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Robot helps professors keep student teachers on track

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FARGO—One small piece of technology is looking to make a big difference for North Dakota State University student teachers.

For Advisor and Agricultural Professor Adam Marx finding the time to observe multiple student teachers every semester can be difficult.

Some of his students are up to 200 miles away, and he has to visit each one often.

"We observe each student teacher 4 times during a semester," said Marx.

But he would like to do more.

"Not enough hours in the week, month, semester to get out and see all of them the way that we would like to," said Marx.

And, thanks to this little piece of technology that dream is coming true.

Meet the SWIVL robot.

How it works that the student teacher will wear a lanyard that has a tracker, and the student teacher will move around the classroom while the device follows.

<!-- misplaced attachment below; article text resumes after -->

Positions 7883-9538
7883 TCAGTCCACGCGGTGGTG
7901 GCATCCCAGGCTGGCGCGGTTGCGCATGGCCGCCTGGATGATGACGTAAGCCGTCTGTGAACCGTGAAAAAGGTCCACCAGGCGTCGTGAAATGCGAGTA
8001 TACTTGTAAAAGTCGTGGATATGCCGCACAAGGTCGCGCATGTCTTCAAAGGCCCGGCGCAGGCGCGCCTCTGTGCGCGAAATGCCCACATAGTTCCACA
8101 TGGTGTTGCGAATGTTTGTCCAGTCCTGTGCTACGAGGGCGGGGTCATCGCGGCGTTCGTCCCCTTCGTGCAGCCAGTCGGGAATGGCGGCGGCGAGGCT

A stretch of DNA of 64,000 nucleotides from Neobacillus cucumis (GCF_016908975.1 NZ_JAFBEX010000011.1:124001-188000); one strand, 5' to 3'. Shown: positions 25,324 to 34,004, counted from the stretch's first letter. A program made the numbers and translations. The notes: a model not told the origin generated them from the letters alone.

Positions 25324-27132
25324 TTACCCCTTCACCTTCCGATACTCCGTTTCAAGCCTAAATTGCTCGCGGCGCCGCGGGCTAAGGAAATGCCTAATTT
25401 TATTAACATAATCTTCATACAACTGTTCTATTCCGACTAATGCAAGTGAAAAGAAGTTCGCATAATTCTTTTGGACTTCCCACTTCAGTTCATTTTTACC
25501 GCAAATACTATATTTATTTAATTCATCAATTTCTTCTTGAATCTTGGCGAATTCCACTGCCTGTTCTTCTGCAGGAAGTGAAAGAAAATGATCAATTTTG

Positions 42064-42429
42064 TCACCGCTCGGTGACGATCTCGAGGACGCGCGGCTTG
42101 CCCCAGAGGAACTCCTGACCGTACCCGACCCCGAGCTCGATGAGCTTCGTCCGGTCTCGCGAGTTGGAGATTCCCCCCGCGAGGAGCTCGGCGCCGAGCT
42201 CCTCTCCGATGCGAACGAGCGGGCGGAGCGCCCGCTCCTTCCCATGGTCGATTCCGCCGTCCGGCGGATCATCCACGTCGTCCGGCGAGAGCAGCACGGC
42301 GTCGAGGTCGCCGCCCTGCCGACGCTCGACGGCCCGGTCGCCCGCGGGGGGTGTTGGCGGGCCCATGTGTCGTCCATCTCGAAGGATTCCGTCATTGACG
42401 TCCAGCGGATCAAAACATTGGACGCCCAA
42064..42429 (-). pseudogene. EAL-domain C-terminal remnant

And back at NDSU, professor can watch it live.

Audra Montgomery has been student teaching in Harvey, North Dakota this semester.

"First couple of weeks were like, yeah, this is a lot but now. It's like this is my passion," said Montgomery.

Adam watches quietly and takes notes as Montgomery is getting real world experience.

"This face to face, I can see his reaction to questions I might have, certain things he might be able to walk me through," said Montgomery.

"Post-conference I could as I'm typing notes during the lesson following the lesson I can just bring that up," said Marx.

Adam also records each session, so the students can get a chance to evaluate themselves. "Let me learn about different ticks I have and what I need to improve on like my placement in the classroom," said Montgomery.

While, Adam says these devices won't be totally replacing face-to-face observation, It is another effective tool in the teaching tool box.

"Subtle things that make a big difference, I don't want to replace that. It will not only enhance learning experiences broadly defined, but also allow us to efficiently utilize state resources," said Marx.

This is the first year NDSU is using the robots.

Marx says he hopes to eventual help expand the use across the Education Department.